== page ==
A bouquet of squash blossoms will disappear by lunch, their orange flowers pinched from the green, minced into quesadillas and eggs.
The fifteen-year-old poses, hands full of marigolds and carnations, chrysanthemums that echo the pattern of her dress, a bright textile from Oaxaca’s coast. Tonight, she will receive her first bouquet of roses, will dance with her father. Will dance as if she is still his little girl.
Even aphids could not deter my own father from deadheading the roses to devour them stop iceberg lettuce. Alarmed, sister and I worried about insects and poisons.
He tasted good dirt, the right mix of shade and desert sun.
The temple bell stops but I still hear the sound coming out of the flowers. ~Basho
Do you hear a lot of dogs barking? I wonder beneath the 80s music in the cafe.
I’m convinced there’s a wild pack of dogs advancing, but no one else seems to notice. It’s like a dog fight on a loop in the verdant park just outside the door.
Two men enter delivering crates of bread. They say nothing of the wild dogs, referring only to the weather and Sunday plans.
“Hungry like a Wolf” plays in the cafe, and I’m sure the universe is playing a trick on this tourist. Still I heed the warning of the song because there are messages everywhere (and this one is in English) and perhaps “they are on the hunt. They are after me.”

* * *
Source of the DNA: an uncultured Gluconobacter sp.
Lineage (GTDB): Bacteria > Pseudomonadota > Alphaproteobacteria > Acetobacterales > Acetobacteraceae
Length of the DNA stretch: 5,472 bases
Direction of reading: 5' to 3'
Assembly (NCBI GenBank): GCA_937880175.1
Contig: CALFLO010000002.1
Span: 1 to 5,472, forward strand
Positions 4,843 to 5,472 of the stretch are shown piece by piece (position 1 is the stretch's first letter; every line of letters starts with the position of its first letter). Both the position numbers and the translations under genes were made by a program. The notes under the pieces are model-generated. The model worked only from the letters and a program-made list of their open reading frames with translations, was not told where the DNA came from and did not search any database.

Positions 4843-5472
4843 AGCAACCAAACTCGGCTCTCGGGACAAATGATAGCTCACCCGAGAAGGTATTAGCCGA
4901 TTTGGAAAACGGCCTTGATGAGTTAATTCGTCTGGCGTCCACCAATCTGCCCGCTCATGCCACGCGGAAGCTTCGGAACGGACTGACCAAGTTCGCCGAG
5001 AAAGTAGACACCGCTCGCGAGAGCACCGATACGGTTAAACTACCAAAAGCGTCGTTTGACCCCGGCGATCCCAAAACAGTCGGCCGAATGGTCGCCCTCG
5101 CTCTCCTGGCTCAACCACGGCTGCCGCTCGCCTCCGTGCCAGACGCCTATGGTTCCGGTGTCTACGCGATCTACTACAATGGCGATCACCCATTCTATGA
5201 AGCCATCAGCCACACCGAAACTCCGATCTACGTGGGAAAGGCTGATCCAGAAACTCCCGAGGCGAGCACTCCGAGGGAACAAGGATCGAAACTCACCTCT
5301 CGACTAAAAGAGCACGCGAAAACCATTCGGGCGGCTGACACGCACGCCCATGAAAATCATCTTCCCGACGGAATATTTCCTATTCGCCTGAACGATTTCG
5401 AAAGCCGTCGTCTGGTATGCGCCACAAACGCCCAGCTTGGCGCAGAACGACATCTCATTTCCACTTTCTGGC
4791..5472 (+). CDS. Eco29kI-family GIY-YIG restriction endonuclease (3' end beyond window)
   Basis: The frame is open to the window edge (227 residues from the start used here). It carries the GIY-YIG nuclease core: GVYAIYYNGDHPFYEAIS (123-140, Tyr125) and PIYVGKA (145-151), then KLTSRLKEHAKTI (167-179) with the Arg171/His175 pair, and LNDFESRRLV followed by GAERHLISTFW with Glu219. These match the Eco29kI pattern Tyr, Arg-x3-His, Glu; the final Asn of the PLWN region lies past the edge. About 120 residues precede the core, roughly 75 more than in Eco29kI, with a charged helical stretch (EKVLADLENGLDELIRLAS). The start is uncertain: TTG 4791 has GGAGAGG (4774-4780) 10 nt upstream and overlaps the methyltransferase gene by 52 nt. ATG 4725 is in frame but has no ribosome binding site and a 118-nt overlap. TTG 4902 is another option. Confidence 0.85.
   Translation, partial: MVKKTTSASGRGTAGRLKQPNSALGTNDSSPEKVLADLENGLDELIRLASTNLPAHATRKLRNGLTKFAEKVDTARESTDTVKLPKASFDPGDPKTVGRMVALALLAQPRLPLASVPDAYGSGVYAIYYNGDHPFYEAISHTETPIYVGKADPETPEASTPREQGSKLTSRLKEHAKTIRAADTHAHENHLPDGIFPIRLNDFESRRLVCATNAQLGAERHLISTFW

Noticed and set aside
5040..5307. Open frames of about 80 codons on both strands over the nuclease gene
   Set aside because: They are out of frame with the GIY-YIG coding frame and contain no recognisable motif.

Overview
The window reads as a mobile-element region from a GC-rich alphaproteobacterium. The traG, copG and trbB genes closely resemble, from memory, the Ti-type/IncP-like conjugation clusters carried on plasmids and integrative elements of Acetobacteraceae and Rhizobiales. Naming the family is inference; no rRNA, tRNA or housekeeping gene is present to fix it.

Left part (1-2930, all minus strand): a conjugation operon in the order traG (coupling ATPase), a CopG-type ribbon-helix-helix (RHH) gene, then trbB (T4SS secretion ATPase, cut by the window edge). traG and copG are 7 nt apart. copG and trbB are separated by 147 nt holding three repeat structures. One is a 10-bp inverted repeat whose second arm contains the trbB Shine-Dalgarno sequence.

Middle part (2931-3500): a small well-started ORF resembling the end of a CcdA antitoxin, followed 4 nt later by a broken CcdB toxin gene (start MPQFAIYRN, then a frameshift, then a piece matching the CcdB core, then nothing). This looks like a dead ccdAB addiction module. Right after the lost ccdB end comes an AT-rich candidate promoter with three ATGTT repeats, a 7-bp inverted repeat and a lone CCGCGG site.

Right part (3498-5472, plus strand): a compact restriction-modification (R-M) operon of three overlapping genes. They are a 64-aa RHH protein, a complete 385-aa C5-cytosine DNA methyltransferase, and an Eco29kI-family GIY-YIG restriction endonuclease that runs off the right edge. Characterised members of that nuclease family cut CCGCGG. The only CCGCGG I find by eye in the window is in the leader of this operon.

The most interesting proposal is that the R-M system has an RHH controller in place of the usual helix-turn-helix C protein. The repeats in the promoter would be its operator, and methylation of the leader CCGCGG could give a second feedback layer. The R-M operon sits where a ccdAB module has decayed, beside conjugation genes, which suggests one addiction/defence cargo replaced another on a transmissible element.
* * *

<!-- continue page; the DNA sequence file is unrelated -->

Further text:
- Following is a list of short stories made into films. These pieces are interesting for the way the story is translated to make something unique.
- 36 hours and Roald Dahl’s “Beware of the Dog”
- Total Recall and Philip K. Dick’s “We Can Remember It for You Wholesale”
- The Swimmer and “The Swimmer” by John Cheever
- The Minority Report and Philip K Dick’s “Minority Report”
- The Secret Life of Walter Mitty and James Thurber’s story of the same name that is more like most recent version
- The Killers and Hemingway’s story by the same name
- The Adjustment Bureau and Philip K. Dick’s “The Adjustment Team”
- Brokeback Mountain and the same story by Annie Proulx
- There’s a ton of Stephen King ones, including “Shawshank Redemption”
- The Incident at Owl Creek Bridge and Ambrose Bierce’s “An Occurrence at Owl Creek Bridge”
- The Curious Case of Benjamin Button and F Scott Fitzgerald’s story